Olympic Stadium | Not a penny more

The Minister of Tourism, Caroline Proulx, may try to be reassuring, but taxpayers have the right to be concerned about the cost of the new roof of the Montreal Olympic Stadium.

The government’s questionable studies and lack of transparency raise serious questions.

On February 5, Mme Proulx announced the government’s intention to spend $870 million to renovate the Olympic Stadium. At the same time, Quebec taxpayers were surprised to learn that they would have to cover the entire bill. Such an amount is surprising.

For comparison, the Videotron Center in Quebec cost taxpayers $370 million. And for $870 million, Quebec could build 21 new primary schools.

Quebecers are well aware of the setbacks and cost overruns linked to the Olympic Stadium.

Inaugurated in 1976 for the Summer Olympics, the Stadium has a tumultuous financial history. Its initial construction cost, estimated at $300 million by Mayor Jean Drapeau’s administration, quickly ballooned to $1.6 billion.

The cost spike was due to several factors, including aesthetic complexity, inflation, and numerous changes in construction direction.

To date, it is estimated that Quebecers have spent nearly $4 billion1 to build and maintain the Stadium.

Too good to be true

Despite all these expenses, the government now wants to add almost 1 billion more for the roof. How can taxpayers expect to get value for their money? During his announcement, Mme Proulx tried to reassure Quebecers by presenting projections that were too good to be true.

According to estimates from the Ministry of Tourism, replacing the roof will enable the Olympic Park to generate $1.5 billion over 10 years, with annual economic benefits increasing from $68 to $150 million and commercial revenues from $23 to $61 million. dollars2.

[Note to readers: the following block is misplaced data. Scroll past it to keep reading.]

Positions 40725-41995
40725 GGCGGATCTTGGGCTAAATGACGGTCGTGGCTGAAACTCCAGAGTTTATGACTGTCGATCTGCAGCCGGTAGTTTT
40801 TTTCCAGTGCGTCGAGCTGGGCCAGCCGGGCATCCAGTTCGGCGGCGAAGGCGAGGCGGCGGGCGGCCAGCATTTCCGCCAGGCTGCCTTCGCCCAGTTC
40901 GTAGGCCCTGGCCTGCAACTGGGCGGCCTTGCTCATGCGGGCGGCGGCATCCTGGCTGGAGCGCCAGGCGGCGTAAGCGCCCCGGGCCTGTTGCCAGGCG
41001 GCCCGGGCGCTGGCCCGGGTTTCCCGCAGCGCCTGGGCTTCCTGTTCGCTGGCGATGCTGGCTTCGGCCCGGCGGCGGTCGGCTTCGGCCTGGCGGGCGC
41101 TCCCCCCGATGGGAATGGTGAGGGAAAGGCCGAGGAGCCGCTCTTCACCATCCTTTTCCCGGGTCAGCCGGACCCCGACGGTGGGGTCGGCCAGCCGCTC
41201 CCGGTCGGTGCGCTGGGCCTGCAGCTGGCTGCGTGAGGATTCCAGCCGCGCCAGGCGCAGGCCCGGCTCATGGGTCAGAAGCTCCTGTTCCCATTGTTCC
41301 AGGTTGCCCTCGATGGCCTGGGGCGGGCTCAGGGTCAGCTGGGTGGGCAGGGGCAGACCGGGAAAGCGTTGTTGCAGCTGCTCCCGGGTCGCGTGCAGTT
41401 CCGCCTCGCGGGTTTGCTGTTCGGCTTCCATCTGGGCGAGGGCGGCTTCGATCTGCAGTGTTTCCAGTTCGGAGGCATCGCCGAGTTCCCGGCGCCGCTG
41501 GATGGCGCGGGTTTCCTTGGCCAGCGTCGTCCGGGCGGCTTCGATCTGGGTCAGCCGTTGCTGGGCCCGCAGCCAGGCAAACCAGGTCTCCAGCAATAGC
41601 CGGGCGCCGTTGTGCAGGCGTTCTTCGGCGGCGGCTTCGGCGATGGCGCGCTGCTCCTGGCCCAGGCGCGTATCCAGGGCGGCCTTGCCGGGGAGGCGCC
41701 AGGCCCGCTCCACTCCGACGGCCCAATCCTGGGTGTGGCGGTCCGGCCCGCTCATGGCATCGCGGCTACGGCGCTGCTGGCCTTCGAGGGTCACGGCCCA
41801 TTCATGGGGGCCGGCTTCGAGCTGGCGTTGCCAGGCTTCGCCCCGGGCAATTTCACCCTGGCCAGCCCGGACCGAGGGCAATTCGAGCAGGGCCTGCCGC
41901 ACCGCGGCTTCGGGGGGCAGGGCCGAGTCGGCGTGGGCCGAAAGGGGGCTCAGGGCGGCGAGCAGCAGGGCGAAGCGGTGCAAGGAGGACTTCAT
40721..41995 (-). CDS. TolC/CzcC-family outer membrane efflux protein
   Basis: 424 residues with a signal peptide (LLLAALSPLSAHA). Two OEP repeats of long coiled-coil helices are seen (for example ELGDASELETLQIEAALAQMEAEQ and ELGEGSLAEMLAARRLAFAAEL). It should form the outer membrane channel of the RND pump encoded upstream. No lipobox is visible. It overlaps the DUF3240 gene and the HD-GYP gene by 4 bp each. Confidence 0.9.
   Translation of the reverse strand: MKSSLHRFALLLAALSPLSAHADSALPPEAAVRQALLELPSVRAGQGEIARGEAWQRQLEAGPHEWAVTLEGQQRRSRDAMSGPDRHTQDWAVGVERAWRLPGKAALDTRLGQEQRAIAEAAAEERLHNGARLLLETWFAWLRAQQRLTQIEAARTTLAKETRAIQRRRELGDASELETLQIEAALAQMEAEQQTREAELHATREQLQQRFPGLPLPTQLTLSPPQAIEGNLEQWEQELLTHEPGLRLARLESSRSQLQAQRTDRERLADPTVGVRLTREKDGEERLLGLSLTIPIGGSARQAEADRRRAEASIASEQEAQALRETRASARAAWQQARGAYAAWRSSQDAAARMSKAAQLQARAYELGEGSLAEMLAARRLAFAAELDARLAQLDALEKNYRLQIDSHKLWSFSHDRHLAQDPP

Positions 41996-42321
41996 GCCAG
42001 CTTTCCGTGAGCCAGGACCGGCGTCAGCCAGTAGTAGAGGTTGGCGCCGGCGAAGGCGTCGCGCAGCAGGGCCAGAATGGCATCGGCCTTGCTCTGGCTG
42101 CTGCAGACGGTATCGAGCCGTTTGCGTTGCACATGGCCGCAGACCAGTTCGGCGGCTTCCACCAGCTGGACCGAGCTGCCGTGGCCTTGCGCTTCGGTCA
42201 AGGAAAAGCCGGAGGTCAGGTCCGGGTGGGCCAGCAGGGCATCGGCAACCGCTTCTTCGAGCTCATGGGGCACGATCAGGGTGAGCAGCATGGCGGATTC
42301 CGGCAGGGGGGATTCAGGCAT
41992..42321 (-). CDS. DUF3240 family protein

Mme Proulx even suggests that the new roof would increase the number of events from 30 to 100 per year and double the number of paying visitors, from 1 to 2 million.

That’s a lot of magic for a new roof!

It’s hard to imagine that the new roof of an old stadium could generate so much interest when no sports team has moved there since the Expos left in 2004, now 20 years ago.

But here’s the problem: until proven otherwise, the economic impact studies of the Ministry of Tourism are unfounded. To date, freedom of information requests for clarification on these projections have gone unanswered.

But it’s not just the economic impact studies that are puzzling. The government justifies its enormous investment of $870 million by claiming that the destruction of the stadium would cost $2 billion3.

This claim is based on a single study from 20 years ago, and no building in America has ever been destroyed for this amount.

We can easily cite the Robert F. Kennedy Memorial Stadium in Washington DC, destroyed for $20 million, or the Yankee Stadium in New York, dismantled for $25 million, to show how dubious the government’s calculations are.

And as if that were not enough, the Minister of Tourism refuses to commission a new study.

The government’s lack of transparency in the Olympic Stadium file should make taxpayers livid as they prepare to foot the bill for the renovations.

Quebecers have the right to know how their tax money is spent in order to ensure that state-funded projects meet their needs.

As long as François Legault’s government has not proven to taxpayers how they can get their money back by renovating an empty stadium, the project should be put on ice.

1. Read a column from Montreal Journal“Olympic Stadium: $5 billion later”

2. Read the press release from the Ministry of Tourism

3. Read “Demolition of the Olympic Stadium – The 2 billion estimate called into question”

What do you think ? Participate in the dialogue

reference: www.lapresse.ca

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